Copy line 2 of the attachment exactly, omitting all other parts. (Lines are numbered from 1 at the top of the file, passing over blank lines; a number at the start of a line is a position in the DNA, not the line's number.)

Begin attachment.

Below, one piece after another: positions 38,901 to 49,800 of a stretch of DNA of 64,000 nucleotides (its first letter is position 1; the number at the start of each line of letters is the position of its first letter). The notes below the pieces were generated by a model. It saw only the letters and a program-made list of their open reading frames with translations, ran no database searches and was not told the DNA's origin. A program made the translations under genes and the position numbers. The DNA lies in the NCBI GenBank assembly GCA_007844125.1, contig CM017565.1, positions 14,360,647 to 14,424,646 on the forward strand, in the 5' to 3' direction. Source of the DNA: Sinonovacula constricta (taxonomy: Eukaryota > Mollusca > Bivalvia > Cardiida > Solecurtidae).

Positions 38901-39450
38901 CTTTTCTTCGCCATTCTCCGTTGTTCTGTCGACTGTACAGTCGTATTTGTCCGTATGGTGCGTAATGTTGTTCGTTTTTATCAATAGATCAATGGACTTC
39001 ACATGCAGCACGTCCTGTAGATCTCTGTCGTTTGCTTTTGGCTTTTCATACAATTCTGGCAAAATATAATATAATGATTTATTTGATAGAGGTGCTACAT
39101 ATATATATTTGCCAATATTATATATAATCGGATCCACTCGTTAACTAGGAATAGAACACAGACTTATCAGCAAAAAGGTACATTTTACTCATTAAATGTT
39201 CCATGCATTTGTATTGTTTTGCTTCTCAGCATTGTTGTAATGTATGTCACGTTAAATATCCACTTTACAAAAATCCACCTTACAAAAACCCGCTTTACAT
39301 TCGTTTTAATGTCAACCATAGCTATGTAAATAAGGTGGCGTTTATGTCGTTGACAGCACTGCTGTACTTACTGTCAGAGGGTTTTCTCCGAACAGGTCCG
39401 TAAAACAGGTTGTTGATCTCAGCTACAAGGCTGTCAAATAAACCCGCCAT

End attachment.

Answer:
Positions 38901-39450